The subroutine Exists takes two parameters – a node in the binary tree and a direction (left or right). It returns a Boolean value indicating if the node given as a parameter has a child node in the direction specified by the second parameter. For instance, Exists(Mary, left) will return a value of False as there is no node to the left of Mary in the binary tree.

node.right evaluates to the child node to the right of node, eg Judith.right is Mary.

node.left evaluates to the child node to the left of node, eg Judith.left is Caspar.

(a)     What is meant by a recursive subroutine?

___________________________________________________________________

(b)     There are two base cases for the subroutine TreeSearch. State one of the base cases.

___________________________________________________________________

(c)     Complete the unshaded cells of the table below to show the result of tracing the TreeSearch algorithm shown in Figure 2 with the function call TreeSearch(Olivia, Norbert). You may not need to use all of the rows.

8 / 25

8) (a)     This question refers to the subroutine InputCoordinate in the Simulation class.

The warren and fox inspection options in the Skeleton Program do not currently check if the coordinates entered by the user are on the landscape. This behaviour needs to be improved so that an error message is displayed if the user inputs coordinates for a location that is not on the landscape.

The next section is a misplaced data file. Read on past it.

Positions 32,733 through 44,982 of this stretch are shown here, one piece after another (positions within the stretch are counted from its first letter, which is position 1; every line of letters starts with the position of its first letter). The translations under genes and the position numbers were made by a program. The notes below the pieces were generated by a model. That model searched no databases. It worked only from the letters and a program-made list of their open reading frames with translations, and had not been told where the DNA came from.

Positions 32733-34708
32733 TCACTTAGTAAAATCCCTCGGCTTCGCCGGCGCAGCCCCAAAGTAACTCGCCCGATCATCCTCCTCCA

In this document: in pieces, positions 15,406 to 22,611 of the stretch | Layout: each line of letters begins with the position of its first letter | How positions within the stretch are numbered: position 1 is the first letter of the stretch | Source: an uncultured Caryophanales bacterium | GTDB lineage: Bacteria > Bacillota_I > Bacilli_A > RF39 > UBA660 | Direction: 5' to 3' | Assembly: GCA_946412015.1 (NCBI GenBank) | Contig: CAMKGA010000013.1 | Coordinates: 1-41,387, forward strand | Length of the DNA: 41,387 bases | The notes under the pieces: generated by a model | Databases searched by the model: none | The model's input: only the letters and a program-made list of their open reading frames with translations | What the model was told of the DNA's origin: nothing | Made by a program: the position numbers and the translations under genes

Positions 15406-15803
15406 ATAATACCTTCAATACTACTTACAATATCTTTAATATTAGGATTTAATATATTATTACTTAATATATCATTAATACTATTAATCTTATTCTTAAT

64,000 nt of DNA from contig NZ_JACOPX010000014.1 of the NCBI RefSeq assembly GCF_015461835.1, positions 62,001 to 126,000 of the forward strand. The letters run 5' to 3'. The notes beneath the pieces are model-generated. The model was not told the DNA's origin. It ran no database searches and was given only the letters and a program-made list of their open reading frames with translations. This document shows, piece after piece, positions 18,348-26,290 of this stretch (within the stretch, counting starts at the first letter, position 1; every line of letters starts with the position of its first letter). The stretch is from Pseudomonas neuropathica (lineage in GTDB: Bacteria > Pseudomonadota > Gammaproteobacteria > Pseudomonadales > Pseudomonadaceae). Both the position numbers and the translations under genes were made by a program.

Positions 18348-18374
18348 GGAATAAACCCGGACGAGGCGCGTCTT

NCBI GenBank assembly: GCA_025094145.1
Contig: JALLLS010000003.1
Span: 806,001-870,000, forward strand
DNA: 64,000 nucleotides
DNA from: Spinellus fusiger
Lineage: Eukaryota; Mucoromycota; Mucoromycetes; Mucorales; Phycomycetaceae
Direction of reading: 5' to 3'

If the user runs a simulation with default settings then the landscape size is 15, so valid locations have an x coordinate between 0 and 14, inclusive.

What you need to do

Modify the InputCoordinate subroutine in the Simulation class so that, if a coordinate outside the range defined by the landscape size is input, the error message “Coordinate is outside of landscape, please try again.” is displayed and the user is forced to re-input the coordinate.

To achieve full marks for this question, the InputCoordinate subroutine should work correctly for any landscape size, not just the default size of 15.

Test

Test your changes work by running the Skeleton Program and selecting the following options:

    •    “1. Run simulation with default settings”
    •    “3. Inspect fox”

Then input these three x coordinates for the location of the fox to inspect:

    •    −1